Reason #6901 why peace is impossible
When the Israelis and the Palestinians were trying to make peace back in the 1990s, one of the buzzwords was “normalization,” the attempt by both sides to learn to live together.
But in these days of ceaseless friction, normalization has become something of a dirty word, particularly for Palestinians. [Only for Palestinians – EoZ] Nearly 50 Palestinians from the West Bank encountered these bitter sentiments when they went to Israel for an unusual one-day trip last week.
Their itinerary included visits to Israeli-controlled crossings into Gaza and conversations with Israelis who live nearby. Mustafa Hbub, a Palestinian living in Israel who dreamed up the trip, says he wanted West Bank Palestinians to visit Israeli communities and take home this message of peace.
“The war caused destruction for both Israelis and Arabs. Let’s stop this. Peace is done by people, not leaders,” says Hbub, referring to the seven weeks of fighting this summer between Israel and Palestinians in Gaza.
Hbub doesn’t equate the damage in Israel to the vast destruction in Gaza. But he wanted Palestinians get a peek into the experience of ordinary Israelis. Hbub got help from Buma Inbar, a Jewish Israeli involved in all sorts of efforts to bring Israelis and Palestinians together.
Inbar says he knew this effort would fail the moment he saw Israeli TV cameras out the bus window at their first stop.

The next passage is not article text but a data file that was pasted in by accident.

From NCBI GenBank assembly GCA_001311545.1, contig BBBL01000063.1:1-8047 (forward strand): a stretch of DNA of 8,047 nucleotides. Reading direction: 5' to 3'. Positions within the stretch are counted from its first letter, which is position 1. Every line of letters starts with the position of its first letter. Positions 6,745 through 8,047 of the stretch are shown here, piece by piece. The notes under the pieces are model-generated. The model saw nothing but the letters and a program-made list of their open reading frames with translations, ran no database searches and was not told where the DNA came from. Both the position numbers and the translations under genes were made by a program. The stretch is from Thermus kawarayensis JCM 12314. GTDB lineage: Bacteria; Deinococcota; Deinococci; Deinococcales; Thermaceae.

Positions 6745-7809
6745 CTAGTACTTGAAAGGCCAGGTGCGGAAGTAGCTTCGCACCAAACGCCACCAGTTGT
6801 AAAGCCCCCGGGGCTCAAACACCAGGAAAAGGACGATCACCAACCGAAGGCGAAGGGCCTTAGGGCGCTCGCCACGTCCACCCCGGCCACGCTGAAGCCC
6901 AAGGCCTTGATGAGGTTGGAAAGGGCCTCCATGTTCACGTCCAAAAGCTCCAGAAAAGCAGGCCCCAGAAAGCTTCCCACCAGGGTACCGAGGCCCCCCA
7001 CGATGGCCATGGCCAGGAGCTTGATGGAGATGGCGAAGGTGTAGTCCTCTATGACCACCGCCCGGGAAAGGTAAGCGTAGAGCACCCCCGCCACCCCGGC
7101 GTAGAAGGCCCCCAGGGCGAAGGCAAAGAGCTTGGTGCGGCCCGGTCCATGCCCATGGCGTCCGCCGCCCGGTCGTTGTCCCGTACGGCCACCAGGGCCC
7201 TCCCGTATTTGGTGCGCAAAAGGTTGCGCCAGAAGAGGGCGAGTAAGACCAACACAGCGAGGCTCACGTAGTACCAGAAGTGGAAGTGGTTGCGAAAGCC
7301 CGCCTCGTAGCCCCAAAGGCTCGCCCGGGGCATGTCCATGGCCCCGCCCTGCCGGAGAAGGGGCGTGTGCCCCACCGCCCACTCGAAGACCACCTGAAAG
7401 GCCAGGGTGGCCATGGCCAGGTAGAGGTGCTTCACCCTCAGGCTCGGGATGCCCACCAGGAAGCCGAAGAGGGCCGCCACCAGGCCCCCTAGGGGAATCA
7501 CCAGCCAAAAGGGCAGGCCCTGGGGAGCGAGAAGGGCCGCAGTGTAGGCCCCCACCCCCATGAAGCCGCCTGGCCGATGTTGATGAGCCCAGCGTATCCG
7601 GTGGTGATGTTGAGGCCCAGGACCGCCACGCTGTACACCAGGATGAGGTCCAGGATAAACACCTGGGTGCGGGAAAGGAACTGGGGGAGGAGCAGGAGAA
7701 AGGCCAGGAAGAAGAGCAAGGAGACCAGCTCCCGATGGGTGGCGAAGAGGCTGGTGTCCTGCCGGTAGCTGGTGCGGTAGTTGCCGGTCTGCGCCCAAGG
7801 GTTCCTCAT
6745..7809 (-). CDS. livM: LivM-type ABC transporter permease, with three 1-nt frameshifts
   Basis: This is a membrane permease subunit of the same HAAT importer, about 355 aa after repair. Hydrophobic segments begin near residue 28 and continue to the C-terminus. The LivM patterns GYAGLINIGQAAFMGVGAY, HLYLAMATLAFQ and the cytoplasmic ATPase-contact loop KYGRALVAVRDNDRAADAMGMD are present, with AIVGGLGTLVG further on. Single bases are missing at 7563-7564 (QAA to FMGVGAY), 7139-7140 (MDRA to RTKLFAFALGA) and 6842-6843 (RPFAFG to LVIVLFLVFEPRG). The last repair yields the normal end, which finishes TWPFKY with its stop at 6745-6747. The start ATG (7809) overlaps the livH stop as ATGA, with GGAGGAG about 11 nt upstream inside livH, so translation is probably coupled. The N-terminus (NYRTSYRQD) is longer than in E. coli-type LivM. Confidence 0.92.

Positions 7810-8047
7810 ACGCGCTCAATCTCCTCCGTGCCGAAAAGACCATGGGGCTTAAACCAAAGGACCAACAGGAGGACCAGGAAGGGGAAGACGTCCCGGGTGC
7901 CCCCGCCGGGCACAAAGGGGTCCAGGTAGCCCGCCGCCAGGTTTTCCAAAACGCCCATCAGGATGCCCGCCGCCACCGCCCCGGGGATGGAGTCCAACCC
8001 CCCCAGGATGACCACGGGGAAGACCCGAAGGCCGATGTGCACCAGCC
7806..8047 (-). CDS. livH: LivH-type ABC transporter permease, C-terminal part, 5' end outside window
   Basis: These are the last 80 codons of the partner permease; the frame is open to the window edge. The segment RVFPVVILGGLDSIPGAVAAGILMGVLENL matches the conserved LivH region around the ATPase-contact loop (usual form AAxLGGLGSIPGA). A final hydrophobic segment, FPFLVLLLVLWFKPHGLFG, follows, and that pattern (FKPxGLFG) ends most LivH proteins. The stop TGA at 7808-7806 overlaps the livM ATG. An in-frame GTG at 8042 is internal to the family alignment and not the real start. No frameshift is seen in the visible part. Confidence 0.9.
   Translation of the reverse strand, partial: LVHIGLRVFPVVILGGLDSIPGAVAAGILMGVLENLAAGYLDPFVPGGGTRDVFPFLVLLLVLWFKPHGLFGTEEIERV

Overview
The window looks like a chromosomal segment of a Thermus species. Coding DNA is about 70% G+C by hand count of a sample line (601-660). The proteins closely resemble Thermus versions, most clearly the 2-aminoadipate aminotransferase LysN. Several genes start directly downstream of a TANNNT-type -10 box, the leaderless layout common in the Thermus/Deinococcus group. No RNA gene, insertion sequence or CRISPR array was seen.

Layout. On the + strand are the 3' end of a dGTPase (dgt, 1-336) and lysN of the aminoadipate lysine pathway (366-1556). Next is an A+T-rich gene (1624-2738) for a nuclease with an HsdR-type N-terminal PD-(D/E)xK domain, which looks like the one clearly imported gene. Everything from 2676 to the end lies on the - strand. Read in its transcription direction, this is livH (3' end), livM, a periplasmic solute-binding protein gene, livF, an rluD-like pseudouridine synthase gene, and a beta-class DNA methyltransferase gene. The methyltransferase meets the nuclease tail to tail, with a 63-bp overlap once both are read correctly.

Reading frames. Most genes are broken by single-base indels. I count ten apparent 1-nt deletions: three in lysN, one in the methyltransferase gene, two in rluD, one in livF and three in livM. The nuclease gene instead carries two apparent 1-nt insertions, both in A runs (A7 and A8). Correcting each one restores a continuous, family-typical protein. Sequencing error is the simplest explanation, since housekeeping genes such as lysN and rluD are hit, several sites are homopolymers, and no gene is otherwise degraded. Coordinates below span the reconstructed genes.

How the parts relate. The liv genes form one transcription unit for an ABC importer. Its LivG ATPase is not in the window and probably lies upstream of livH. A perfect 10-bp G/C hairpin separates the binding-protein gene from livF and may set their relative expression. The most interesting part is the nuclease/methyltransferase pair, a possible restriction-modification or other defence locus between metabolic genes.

“Something like 10, 12 cameras of TV stopped there. And I see the Palestinians. I say, ‘You want it or no?’ They cry, ‘No, no, no,’” Inbar says.
It turns out that a different Israeli involved in planning the trip had tipped off the Israeli media.
But why would that be an unpleasant surprise for the Palestinian visitors?
“Honestly, it’s complicated. Even in Palestine, it’s complicated,” says Alin, a young Palestinian woman on the trip who only gave her first name. “People don’t want anyone to understand something in the wrong way, that’s it. And also maybe people are afraid.”
Afraid exactly of what, she wasn’t sure. But she knew she didn’t want to find out.
“When you say Israelis and Palestinian are together, it’s not nice and it’s not acceptable. I don’t know what’s going to happen, but for me, no, I will not put myself in that situation, OK?” she says.
Normalization sounds kind of nice, but actually, it’s a real insult. [Only for one side – EoZ] Many Palestinians see playing soccer or even doing business with Israelis as a betrayal — accepting Israeli dominance by acting like everything is normal. This is problem for peace groups.
American Donna Stefano directs the Mideast office of Seeds of Peace, which brings Palestinian and Israeli youth together for summer camp. She says anti-normalization pressure has a real impact on Palestinians.
“When they return from camp, and they try to explain the powerful personal transformation that they’ve had, it just gets thrown back in their face that, ‘It’s normalization, it’s normalization. You’re a traitor talking to Israelis, you shouldn’t be talking to Israelis,'” she says.
A trip conceived of, and organized by, the Arab side is very rare indeed. Practically all of these initiatives usually come from the Israeli peace camp. But as long as ordinary Palestinian Arabs are threatened for even thinking of Israelis as human beings, peace cannot happen.
And even Western-funded Palestinian Arab NGOs like Miftah are against any real peace programs that involve coexistence.
Palestinian Arab society as a whole is against real peace, and Arabs who want to make a difference are demonized and threatened if they say anything publicly. This hate is encouraged by Mahmoud Abbas’ supposedly moderate government.
Nothing on the horizon suggests that things will ever get better. Without a sea change in Palestinian Arab attitudes towards Israeli Jews, there is no chance that any real peace could ever happen.